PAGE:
This article explicitly asserts that “everyone has the right to freedom of opinion and expression; this right includes freedom to hold opinions without interference and to seek, receive and impart information and ideas through any media and regardless of frontiers, either orally, in writing or print, in the form of art, or through any other media of his choice.”
Furthermore, the proposed cybercrime law conflicts with the International Covenant on Civil and Political Rights, to which the Iraqi constitution’s preamble explicitly affirms commitment.
The draft law contradicts the Iraqi constitution, which explicitly states in Article 21 the need to “complement the legislative system by enacting laws referred to in the constitution in alignment with international treaties. This includes safeguarding the right to freedom of opinion and expression and enacting laws to protect journalists and ensure access to information.”
Al Sayyab also highlights that some of the concepts introduced in the draft law, such as “national security crimes,” are entirely new and have not been previously mentioned or discussed. Additionally, the reported measures that would restrict the government’s financial freedom and prevent citizens from questioning or scrutinizing the government’s financial disclosure are seen as a breach of the social contract established between the Iraqi citizen and the government during the last elections. Such actions, Al Sayyab asserts, infringe upon the citizen’s democratic and legal rights to hold the government accountable and participate in democratic processes.
As per the assessment of the Iraqi jurist, the cybercrime draft law poses a threat to freedom of the press and freedom of expression. It diminishes the opportunities to expose and discuss past corruption cases through communication channels. He argues that the law is crafted with the intent to curtail public involvement in government affairs, infringing upon democratic principles and fundamental freedoms.
Systematic Suppression of Online Speech
According to a report jointly published by Amnesty International and the INSM Foundation for Digital Rights on July 18, both organizations have expressed concerns that the reintroduction of the Cybercrime Law and the proposed draft law on freedom of expression and peaceful assembly “would severely restrict the rights of the Iraqi people.”
“Political blocs are exploiting societal challenges, like online extortion, to manipulate citizens into thinking the Law alone can address these problems,” Hayder Hamzoz, the Executive Director of INSM, told SMEX.
Hamzoz expressed disappointment in the legislators and the government, particularly the Minister of Telecommunications, for neglecting the amendments and suggestions put forth by civil society in Iraq.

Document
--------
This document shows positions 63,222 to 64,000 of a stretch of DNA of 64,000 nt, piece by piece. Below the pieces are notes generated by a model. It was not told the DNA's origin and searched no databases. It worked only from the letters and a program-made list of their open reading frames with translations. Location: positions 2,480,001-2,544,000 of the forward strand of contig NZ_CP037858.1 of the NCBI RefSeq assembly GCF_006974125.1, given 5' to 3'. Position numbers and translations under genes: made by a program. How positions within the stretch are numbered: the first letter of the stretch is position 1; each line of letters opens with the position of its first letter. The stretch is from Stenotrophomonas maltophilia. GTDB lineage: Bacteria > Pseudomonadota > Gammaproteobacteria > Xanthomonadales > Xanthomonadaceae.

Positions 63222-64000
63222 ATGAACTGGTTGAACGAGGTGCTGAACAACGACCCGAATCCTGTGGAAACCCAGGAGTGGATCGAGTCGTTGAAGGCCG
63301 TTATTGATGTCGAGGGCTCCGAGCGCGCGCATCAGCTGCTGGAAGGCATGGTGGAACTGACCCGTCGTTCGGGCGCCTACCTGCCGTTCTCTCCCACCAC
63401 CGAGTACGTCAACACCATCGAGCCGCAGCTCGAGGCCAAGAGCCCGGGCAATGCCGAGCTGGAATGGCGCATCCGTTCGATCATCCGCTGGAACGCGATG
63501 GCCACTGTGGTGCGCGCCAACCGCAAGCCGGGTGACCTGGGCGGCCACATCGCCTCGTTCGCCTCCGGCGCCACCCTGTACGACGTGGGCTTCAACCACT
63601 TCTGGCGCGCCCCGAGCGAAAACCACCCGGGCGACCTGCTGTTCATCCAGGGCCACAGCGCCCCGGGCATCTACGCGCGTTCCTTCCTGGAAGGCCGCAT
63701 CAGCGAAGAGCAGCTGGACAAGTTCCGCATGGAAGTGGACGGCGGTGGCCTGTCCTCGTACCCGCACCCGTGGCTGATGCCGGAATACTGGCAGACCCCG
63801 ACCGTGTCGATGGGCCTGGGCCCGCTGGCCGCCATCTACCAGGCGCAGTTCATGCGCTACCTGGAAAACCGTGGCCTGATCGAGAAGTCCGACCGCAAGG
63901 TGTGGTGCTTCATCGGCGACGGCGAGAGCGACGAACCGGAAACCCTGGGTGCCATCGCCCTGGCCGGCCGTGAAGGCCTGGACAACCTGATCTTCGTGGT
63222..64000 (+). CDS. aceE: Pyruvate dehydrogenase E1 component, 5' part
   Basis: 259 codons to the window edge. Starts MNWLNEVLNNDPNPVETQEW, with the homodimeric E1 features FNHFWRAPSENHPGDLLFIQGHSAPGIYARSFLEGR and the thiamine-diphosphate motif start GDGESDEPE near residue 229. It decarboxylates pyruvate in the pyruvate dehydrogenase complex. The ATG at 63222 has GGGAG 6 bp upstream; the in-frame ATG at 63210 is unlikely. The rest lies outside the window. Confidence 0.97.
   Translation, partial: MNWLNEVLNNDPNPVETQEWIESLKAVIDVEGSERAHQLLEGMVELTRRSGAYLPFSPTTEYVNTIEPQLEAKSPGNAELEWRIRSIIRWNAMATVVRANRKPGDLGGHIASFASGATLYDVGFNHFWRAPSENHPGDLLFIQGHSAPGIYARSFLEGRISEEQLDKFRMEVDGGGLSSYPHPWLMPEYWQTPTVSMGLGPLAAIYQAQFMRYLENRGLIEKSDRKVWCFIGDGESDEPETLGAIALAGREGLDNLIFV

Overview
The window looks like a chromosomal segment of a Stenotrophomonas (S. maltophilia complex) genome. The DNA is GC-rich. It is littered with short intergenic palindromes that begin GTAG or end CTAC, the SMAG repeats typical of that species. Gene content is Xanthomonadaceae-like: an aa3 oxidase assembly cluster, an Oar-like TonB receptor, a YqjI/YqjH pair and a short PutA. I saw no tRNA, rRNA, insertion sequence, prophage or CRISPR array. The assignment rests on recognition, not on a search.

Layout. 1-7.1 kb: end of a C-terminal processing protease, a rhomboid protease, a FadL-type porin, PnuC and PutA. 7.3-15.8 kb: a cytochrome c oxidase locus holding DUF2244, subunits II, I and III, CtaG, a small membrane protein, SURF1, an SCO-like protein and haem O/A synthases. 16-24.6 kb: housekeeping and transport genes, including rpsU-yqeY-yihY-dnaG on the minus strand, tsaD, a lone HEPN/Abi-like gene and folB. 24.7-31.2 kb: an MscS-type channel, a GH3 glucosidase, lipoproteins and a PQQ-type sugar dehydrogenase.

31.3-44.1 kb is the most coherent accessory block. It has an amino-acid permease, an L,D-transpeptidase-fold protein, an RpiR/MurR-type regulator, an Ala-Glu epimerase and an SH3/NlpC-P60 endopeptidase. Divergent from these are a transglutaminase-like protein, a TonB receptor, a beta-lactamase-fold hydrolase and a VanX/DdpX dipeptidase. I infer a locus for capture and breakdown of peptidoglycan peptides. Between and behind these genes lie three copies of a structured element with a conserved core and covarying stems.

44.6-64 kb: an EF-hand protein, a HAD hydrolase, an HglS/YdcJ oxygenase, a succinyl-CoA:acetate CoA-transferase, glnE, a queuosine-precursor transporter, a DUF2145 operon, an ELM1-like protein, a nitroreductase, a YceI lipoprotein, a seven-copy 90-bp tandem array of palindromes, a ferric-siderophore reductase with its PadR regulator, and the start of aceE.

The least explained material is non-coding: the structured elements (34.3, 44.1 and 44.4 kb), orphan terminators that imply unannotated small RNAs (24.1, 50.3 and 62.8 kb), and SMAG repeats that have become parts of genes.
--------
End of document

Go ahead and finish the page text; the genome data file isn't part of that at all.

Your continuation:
He called on the Iraqi government to promptly withdraw the law and consider adopting the proposed amendments. Hamzoz emphasized the need for direct dialogue concerning the draft law to protect Iraqi internet users and their data.
On March 5, 2023, the Iraqi Parliament ignited heated discussions on a draft law pertaining to freedom of expression, assembly, and peaceful demonstration. However, mounting concerns have cast a shadow over the proposed legislation, with critics fearing it could pave the way for severe curbs on public freedoms.
Today, during its re-evaluation, there is apprehension that the law may lead to arbitrary trials, targeting individuals who make public statements deemed to violate “public morals” or “public order.”
On January 10, 2023, the Iraqi Ministry of Interior introduced “Ballegh,” an online platform where individuals can report social media content that “violates public morals” and “undermines social stability.”
The ministry released an accompanying Youtube video explaining the rationale behind the platform. He directed his message to Iraqi citizens, emphasizing their crucial role in reporting content considered to be “indecent” and “offensive to public taste, customs, traditions, and military institutions.” In the video, an officer equated reporting such content to combating organized crime, as he believed it led to the disintegration of the Iraqi family.
Iraq is not the only country facing an escalating crackdown on online discourse. Last Thursday, the Jordanian Parliament passed the Cybercrime draft Law for the year 2023, with its hefty fines and long prison sentences. The law, which sparked regional and international condemnation, punishes social media users for their online activity, leading to detrimental consequences for freedoms in Jordan.